Discussion in 'Junior League & Tournament Talk' started by HIGH-TECH TENNIS, Jun 26, 2012.
Best suggestion I've heard here in a long time.
I have a 10 and 7 year old, both playing since the age of 5. Older one going to her first SuperNational next month. I am very much worked up over this issue.
Kids my age are most affected by these proposed changes, IMHO.
You missed calling him a racist (of course given your rant you would have spelled it 'racits!!1!'. Need to work on your vitriol to get it right. Always next time.
I'm down with the message...
...I'm not gonna argue with people about the changes, too much real work and tennis work to be done.
The 10 year old has two years to become the best and make the issue moot. Our children have plenty of time to totally take over the 12s, hard work and God Willing.
I wish I could take credit for it.
The sad part is that it was brought up and told it was a terrible idea. The USTA Junior Competition Committee said they wanted the National Championships to feel more like professional tournaments. Every professional tournament that I know of has a qualifier.
A qualifier would take another day or two to complete. That is more money to consider for lodging, food, and other considerations. At these levels, junior tennis for the 10-12 year old is not for the faint of heart.
Only 4 super nationals would be less days across a year. I'd only hold them for 14, 16, and 18.
I'm actually not opposed to a concept along these line. I suspect you are being sarcastic with the 512 draw size, but conceptually, fewer tournaments, but equally distributed throughout the year, with larger draws(not smaller) and two matches per day and two day qualifier. The qualifier only extends the tournament for those who have to play it. Schedule the final for Monday, only two kids have to change there flight plans.
I think the guy is an assclown also. Don't be naive though, he has reached a very wide audience with his commentary. You hate the guy yet feel compelled to repeatedly comment on the issue here.
He has people talking about the issue which was exactly his intent.
He should keep his day job.
You really think he's a racist? I've never gotten that impression from him.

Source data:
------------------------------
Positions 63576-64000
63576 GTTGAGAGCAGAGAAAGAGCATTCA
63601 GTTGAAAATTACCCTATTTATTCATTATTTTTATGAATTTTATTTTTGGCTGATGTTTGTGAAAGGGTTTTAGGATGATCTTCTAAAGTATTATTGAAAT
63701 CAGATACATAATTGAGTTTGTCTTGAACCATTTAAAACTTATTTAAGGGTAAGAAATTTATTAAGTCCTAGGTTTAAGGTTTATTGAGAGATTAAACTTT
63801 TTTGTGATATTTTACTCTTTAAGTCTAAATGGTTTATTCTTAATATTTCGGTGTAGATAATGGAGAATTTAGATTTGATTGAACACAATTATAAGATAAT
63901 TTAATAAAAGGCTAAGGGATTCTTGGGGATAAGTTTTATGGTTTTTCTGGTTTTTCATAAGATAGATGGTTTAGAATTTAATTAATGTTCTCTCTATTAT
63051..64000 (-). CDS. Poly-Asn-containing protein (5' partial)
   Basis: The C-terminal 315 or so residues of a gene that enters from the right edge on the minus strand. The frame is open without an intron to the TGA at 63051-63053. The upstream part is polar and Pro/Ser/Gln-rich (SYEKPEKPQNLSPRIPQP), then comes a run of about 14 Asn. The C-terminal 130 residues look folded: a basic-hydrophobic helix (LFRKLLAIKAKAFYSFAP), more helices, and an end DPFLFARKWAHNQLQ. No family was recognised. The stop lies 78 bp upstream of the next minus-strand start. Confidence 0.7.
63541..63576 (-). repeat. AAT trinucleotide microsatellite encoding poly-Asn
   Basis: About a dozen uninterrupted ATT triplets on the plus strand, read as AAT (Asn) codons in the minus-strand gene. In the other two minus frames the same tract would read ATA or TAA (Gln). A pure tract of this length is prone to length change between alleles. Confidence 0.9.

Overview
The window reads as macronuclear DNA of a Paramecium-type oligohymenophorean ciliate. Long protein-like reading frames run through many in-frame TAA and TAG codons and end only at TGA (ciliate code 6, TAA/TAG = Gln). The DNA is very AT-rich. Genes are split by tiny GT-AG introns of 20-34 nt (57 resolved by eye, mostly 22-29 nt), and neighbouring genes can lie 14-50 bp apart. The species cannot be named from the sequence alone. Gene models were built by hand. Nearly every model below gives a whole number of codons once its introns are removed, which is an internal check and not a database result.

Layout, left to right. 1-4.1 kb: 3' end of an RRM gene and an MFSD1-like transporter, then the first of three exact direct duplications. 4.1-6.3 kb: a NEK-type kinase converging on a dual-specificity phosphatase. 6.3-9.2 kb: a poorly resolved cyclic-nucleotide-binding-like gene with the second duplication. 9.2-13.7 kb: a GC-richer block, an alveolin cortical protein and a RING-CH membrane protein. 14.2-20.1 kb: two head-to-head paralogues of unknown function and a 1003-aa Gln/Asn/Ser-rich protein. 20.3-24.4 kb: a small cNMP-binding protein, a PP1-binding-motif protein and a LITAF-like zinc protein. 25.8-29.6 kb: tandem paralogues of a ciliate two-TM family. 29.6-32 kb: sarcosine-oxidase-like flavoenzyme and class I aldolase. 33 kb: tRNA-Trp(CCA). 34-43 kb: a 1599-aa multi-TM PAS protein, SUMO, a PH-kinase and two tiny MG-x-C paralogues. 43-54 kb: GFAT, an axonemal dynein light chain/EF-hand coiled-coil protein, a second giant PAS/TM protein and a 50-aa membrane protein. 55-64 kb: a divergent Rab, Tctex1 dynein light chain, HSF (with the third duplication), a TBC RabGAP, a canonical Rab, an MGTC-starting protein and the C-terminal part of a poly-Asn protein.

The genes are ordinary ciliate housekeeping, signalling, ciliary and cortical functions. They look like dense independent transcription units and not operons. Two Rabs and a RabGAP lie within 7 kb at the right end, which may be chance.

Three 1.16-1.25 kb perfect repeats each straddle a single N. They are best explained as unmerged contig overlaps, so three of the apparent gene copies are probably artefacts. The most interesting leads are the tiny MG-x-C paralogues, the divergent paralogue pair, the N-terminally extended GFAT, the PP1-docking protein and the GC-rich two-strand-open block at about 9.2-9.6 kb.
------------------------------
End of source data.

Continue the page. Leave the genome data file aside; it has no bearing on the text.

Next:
I don't see why everyone looks to the USTA to "produce" the next American champion anyway, and I don't know why they think they can. They never have. Past great American champions have come from varying unique circumstances - not a "system". They may have entered an academy or been helped by the USTA, but not from scratch. Not even close.
Look around at the top players. Look at history. Tennis champions come from a spark, a talent, and an environment that encourages it from an early age, be it a private coach, a crazy tennis parent, or a pro-athlete uncle, etc, there is very little "system" to it.
Wow. You obviously have not read what he wrote or payed any attention to what numerous other people have written. You are way to busy dealing in stereo types of "insane tennis" parents and making wild suppositions about other people motives and intentions without any evidence.
let me spell it out : Hannity does not believe his children will be professional tennis players. He says this in plain English, you either choose not to read what he wrote or just assume everything he writes is a lie. Neither do I believe mine will be. Neither do most of the people who object to the schedule change. I don't believe my children tennis skills have anything to do with the USTA, for better or worse.
It's actually precisely because of this that we object to the change in the scheduleThe makers of the new schedule appear to believe that national competition is only appropriate for very, very top echelon of players who they feel have pro potential. Everyone else should just stay in there region and not bother the truly elite. The unneeded presence of the inferiors a these national events is costing the really good players too much time and too much money. We believe this attitude is wrong. Just as 99% of the kids who play in the little league world series will never play in MLB, we believe it is ok for kids who will never be pro's to participate in national competition. We believe regardless of the result, it is an experience for them worth having. Junior tennis is a childhood experience, it's not a minor league for the ATP.
It seems to me some of the proponents of the schedule change seem to be the one who will benefit from it. With kids already ranked in the top 10, they can still go to the national events anyhow, but now can pretty much stay in Florida or SoCal, do not have to travel to Arizona at Christmas to defend a ranking, and when they do travel it will be a couple days shorter becuase they don't have to deal with the riff-raff.
While it isn't popular here, I admire your perspective. And I think you are right, Hannity is completely consumed with junior tennis.
I love this quote from Hannity in that article.
"They also learn that sometimes life is not fair and there are those who do not "play by the rules." They are put in situations like being down 2-5, 15-40 in the 3rd set and then find out they can fight their way back. You can’t get that kind of education in a classroom. All of these are GREAT lessons for life. "
It's one of the great lessons people learn from sports. Tennis included.
So important for kids to experience that when growing up. Need more kids experiencing that on the tennis court. And tennis is one of the few sports that you can continue to be inspired by like that throughout life when you aren't a kid anymore. One of the few things we can all probably agree on.
I fully understand all this, and you stated the point well here. And I mostly agree.
And two years ago, the USTA was saying that 12's tournaments are not critical and the 10-12 group should not be focused on nationals, blah, blah, blah. Now it seems they're saying, or at least implying, that the kids need to to be top-ranked in 12's to even get the opportunity to play in Level 1 and Level 2 tournaments in the older age groups.